This week, instead of listening to me and Tom pontificate about literary matters far and wide, we decided to change things up a bit and find out what our summer interns have been up to. With Nathan Furl standing in for Tom, we talk to Taylor McCabe (left, drinking diet soda) and Lily Ye (right, carrying two backpacks filled with literary work) about what it’s like working at Open Letter and the projects they’ve been slaving away at all summer. (Spoiler: Taylor’s been working on the “Best of Three Percent” ebook, and Lily’s in charge of Read This Next.)
Both have interesting things to say and good jokes to make, so I think you’ll enjoy this as much—if not more so—that our usual fare.
Quick notes: As mentioned at the end of the podcast, we’d like to do a special “mailbag” episode in a couple weeks, so please send in any comments or questions you might have. And we can range far and wide on this, so anything you want us to talk about—translation fees, Spanish wine, women’s professional soccer (seriously, I’m a junky)—just let me know at chad.post[at]rochester.edu.
This week’s music is As Serious As Your Life by Four Tet. If it were up to me, we would have a podcast just featuring all my favorite Four Tet songs . . . “My Angel Rocks Back and Forth,” “Unspoken,” “Everything Is Alright,” “This Unfolds” . . .
There’s little to say about a series of prose poems that willfully refuse to identify pronoun antecedents. Or perhaps there are a million things. The poems in _Morse, My Deaf Friend_— the chapbook by Miloš Djurdjević published by Ugly Duckling. . .
The Crimson Thread of Abandon is the first collection of short fiction available in English by the prolific Japanese writer and all-around avant-garde trickster Terayama Shūji, who died in 1983 at the age of 47. This collection would be important. . .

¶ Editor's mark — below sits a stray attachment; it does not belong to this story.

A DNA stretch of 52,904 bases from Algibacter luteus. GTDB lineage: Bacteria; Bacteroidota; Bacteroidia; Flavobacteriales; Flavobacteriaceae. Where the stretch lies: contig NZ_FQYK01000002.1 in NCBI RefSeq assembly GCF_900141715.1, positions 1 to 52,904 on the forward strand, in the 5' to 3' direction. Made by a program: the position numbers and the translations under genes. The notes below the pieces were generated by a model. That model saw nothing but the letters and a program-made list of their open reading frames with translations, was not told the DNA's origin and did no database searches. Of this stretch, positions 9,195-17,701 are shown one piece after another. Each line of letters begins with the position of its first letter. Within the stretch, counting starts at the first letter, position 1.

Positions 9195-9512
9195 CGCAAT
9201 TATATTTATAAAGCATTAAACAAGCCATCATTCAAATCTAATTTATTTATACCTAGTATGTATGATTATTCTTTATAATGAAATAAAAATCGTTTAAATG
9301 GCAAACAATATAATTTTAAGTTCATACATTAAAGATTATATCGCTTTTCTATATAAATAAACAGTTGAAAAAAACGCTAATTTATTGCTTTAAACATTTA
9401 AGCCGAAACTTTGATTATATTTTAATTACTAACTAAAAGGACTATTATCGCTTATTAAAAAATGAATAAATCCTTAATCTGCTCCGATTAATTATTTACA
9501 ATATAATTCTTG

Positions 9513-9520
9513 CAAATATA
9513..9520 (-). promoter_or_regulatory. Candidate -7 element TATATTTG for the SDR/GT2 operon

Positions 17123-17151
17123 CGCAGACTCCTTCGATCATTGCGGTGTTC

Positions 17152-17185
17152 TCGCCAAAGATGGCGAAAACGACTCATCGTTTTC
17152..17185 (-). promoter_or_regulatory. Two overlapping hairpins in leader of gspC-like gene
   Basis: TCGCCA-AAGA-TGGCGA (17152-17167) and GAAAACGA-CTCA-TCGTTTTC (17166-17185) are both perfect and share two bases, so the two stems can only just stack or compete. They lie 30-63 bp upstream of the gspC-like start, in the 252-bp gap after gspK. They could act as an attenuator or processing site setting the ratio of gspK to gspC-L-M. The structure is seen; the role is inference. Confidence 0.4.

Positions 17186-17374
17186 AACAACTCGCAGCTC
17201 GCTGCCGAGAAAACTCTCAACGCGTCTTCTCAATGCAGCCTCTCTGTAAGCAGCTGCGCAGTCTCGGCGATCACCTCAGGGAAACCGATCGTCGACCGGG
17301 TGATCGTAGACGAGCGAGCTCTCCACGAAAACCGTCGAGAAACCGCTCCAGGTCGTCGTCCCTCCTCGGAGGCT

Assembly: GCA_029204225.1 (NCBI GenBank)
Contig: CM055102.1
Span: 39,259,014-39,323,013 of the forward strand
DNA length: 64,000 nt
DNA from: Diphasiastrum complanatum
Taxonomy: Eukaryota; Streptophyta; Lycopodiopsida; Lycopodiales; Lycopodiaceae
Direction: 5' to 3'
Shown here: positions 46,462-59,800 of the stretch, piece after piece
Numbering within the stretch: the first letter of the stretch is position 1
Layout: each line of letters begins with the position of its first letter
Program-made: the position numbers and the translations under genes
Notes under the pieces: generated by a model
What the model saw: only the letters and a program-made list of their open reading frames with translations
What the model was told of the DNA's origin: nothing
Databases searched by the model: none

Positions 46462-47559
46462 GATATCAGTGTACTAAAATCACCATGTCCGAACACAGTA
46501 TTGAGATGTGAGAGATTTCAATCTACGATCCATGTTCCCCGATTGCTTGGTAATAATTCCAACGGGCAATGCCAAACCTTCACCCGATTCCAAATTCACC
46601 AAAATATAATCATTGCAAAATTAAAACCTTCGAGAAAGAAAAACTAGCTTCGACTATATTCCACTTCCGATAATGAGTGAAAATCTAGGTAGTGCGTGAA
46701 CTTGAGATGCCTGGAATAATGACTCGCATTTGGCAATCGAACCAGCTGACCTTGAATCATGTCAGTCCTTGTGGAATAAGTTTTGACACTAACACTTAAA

Last year, NYRB Classics introduced English-language readers to Catalan writer Josep Pla with Peter Bush’s translation of The Gray Notebook. In that book, Pla wrote about life in Spain during an influenza outbreak soon after World War I, when. . .
“Your bile is stagnant, you see sorrow in everything, you are drenched in melancholy,” my friend the doctor said.
bq. “Isn’t melancholy something from previous centuries? Isn’t some vaccine against it yet, hasn’t medicine taken care of it yet?” I. . .
What to make of Vano and Niko, the English translation of Erlom Akhvlediani’s work of the same name, as well as the two other short books that comprise a sort of trilogy? Quick searches will inform the curious reader that. . .
The opening of Jón Gnarr’s novel/memoir The Indian is a playful bit of extravagant ego, telling the traditional story of creation, where the “Let there be light!” moment is also the moment of his birth on January 2nd, 1967. Then. . .
Mahasweta Devi is not only one of the most prolific Bengali authors, but she’s also an important activist. In fact, for Devi, the two seem to go together. As you can probably tell from the titles, she writes about women. . .
The prolific Spanish author Benito Pérez Galdós wrote his short novel, Tristana, during the closing years of the nineteenth century, a time when very few options were available to women of limited financial means who did not want a husband.. . .
Pedro Zarraluki’s The History of Silence (trans. Nick Caistor and Lorenza García) begins with the narrator and his wife, Irene, setting out to write a book about silence, itself called The History of Silence: “This is the story of how. . .
There are plenty of reasons you can fail to find the rhythm of a book. Sometimes it’s a matter of discarding initial assumptions or impressions, sometimes of resetting oneself. Zigmunds Skujiņš’s Flesh-Coloured Dominoes was a defining experience in the necessity. . .